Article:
Healthcare workers at hospital in Canada told to wear masks until grossly soiled
The safety of frontline workers in Ontario is being put under immense pressure as hospital shortages are becoming severe across the province.
Mask rationing has been experienced throughout Ontario’s hospitals as healthcare workers are told to ration their use to one or two per day.
On Friday evening an alarming memo was sent to frontline workers in Hamilton.
This memo stated, “Staff should be keeping their first surgical mask on until grossly soiled or wet, or until a N95 respirator is needed for an aerosol generating procedure. After the procedure, the N95 will be kept on until grossly soiled.”
After being made aware of the memo Sunday afternoon, Dr. Doris Grinspun, head of the Registered Nurses’ Association of Ontario (RNAO) stated that she has, “alerted the minister that this memo must be replaced by one that reflects government directives used by hospitals that follow best practices.”
According to Grinspun best practice dictates that if a surgical mask is dirty it should be replaced well before becoming grossly dirty. “I have never seen a memo stating to wait until a mask is grossly soaked,” said Grinspun. “That is outrageous and places nurses and patients at risk.”
Grinspun believes the primary problem, however, is not with the hospitals but with the scarce resources and poor preparation provided by the Ontario government.
According to Grinspun, the RNAO has been trying to pressure the Ontario government to prepare more aggressively for a worst case scenario since at least February but faced resistance as officials believed the danger to Ontario to be low.
The result has been serious shortages of desperately needed equipment.
Personal Protective Equipment (PPE), ventilators, surgical masks and N95 masks are all in short supply and Ontario currently has near the bottom in ventilators per capita in Canada.
Grinspun believes the issue is no longer simply about scarce resources but believes the government continues to underestimate the scale of the crisis.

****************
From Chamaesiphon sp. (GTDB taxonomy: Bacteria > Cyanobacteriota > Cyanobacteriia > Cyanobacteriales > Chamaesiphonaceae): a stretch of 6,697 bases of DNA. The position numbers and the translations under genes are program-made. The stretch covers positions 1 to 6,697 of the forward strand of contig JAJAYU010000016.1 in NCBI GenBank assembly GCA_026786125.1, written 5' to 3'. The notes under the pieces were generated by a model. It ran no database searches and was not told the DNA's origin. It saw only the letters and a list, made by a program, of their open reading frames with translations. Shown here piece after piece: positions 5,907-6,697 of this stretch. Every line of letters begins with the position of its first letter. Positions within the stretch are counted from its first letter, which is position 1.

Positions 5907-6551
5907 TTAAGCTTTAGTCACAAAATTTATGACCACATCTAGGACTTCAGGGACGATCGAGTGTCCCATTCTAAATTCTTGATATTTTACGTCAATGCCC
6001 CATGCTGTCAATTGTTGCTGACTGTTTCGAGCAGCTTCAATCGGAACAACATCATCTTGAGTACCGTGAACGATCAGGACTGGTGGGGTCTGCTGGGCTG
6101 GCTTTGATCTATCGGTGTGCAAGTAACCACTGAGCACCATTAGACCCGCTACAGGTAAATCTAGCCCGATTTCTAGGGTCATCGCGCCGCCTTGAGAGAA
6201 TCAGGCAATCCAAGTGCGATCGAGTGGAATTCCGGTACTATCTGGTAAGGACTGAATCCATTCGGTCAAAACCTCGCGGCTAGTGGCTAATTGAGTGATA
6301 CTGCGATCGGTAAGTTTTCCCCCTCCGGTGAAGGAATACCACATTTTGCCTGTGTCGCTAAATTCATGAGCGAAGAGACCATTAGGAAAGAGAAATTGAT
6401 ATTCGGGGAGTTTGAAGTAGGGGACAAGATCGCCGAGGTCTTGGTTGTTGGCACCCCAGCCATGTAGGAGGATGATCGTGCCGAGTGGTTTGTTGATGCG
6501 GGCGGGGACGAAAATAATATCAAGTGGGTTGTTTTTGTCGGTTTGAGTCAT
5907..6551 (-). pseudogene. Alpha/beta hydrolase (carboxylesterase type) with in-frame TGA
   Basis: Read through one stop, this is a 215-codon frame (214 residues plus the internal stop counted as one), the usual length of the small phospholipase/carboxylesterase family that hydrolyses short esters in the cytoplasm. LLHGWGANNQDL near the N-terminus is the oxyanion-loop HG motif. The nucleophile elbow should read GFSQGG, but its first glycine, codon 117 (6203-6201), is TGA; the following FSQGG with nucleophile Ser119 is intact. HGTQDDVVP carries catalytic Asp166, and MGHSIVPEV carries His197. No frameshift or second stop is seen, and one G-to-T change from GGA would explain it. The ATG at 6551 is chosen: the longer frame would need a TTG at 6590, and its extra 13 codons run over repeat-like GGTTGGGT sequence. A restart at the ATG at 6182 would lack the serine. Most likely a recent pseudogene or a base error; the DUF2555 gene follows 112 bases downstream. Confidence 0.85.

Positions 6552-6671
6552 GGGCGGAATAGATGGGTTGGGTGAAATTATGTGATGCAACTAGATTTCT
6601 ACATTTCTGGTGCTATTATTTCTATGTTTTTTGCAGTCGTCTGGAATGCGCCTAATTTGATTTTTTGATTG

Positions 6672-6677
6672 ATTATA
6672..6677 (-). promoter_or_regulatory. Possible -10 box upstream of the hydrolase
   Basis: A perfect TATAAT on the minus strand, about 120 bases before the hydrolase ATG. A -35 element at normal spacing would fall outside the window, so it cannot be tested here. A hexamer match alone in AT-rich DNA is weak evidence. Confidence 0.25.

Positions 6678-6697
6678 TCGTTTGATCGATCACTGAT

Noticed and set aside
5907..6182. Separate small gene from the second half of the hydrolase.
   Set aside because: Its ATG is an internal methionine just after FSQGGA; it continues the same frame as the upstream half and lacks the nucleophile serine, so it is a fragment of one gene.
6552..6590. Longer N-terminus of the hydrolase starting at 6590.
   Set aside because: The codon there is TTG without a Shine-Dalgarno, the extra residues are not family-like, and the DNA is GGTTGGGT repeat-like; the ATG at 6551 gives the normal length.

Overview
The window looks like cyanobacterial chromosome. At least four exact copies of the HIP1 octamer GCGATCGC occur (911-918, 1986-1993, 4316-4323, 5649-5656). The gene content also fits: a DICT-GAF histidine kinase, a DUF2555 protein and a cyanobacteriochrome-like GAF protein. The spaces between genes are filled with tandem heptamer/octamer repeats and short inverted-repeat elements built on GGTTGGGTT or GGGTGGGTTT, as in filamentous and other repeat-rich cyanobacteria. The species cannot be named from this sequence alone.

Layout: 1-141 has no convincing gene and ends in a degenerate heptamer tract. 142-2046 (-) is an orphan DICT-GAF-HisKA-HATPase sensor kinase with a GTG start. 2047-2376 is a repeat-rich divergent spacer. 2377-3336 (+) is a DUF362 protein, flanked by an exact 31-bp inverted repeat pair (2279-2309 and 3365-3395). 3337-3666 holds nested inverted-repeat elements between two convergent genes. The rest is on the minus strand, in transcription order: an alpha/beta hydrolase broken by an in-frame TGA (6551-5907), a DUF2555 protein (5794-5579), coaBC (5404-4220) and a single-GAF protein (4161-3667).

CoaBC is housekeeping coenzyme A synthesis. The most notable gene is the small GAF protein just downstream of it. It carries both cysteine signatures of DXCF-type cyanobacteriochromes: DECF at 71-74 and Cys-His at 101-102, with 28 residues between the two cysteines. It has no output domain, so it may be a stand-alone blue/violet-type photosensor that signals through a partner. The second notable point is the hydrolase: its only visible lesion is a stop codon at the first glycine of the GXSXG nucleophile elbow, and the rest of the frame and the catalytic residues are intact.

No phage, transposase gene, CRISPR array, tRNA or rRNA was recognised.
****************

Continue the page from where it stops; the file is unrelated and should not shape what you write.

“I do not think the parameters they are using for procurement are the right parameters,” said Grinspun. “Our concern is that they are using parameters for best-case scenario or middle-case scenario but they should be using parameters for worst-case scenario.”
The amount of medical supplies needed is incredibly large. Currently France goes through forty million masks per week and recently ordered one billion more.
Ontario would need to purchase at least 217-million masks to prepare properly for a worst-case scenario. This would anticipate frontline workers using nine-million masks per week in Ontario.
The Ontario ministry of Health stated in a memorandum to health providers on Saturday that 12-million masks have been ordered, as well as 10,000 ventilators, 12-million gloves, and 5-million N95 respirators.
When these supplies will arrive is an open question and testing backlogs continue to haunt the Ontario government’s ability to know what the actual infection rates are.
Confirmed positive cases of COVID-19 continue to double about every four days in Ontario but that might be just a snapshot of where Ontario was seven to ten days ago due to lab delays.
Currently Ontario has 1,355 confirmed positive cases with 211 new cases as of Sunday morning.
Ontario is able to lab test about 4,000 samples a day. Backlogs peaked at nearly 11,000 last week and, according to the Ontario government, were down to 7,203 on Sunday. Ontario is experiencing the largest testing backlog of any province.
Self isolating will slow the spread of the disease but countries that tested widely and contact traced positive tests back through their communities quickly were best positioned to minimize the impact on their health care systems.
Amir Attaran is a professor in the School of Epidemiology, Public Health and Community Medicine at the University of Ottawa and has been alarmed by how slow all governments in Canada have been to prepare for COVID-19.
“Singapore is able to do contact tracing in two hours,” noted Attaran. “We’re not even getting tests back for more than a week. if you don’t have prompt test results, then it becomes impossible to isolate people who have acquired infection in a timely enough way to prevent them from infecting their family or others.”
Attaran believes that unless individuals know they are positive, they are less likely to properly self isolate.
“If an individual tested on a Monday, they won’t know if they’re positive until Friday. They’re told to lock themselves up in self isolation but they’re not necessarily going to do that. They then go out and see others and those people become infected. If they had been given their test result on Monday night they would know to take it seriously.”
South Korea, Taiwan, and Singapore ordered test kits early and have done extensive contract tracing of positive results and have experienced less severe outbreaks than many western countries.
“To anyone who believes the federal government or the provinces have prepared well that is absolutely false,” said Attaran. “We are not as bad as the US but it’s not simply a question of asking which one of us has failed worse - we too have failed. Success looks like South Korea, Taiwan, and Singapore."
Email and phone requests to the Ontario Ministry of Health have not been returned.
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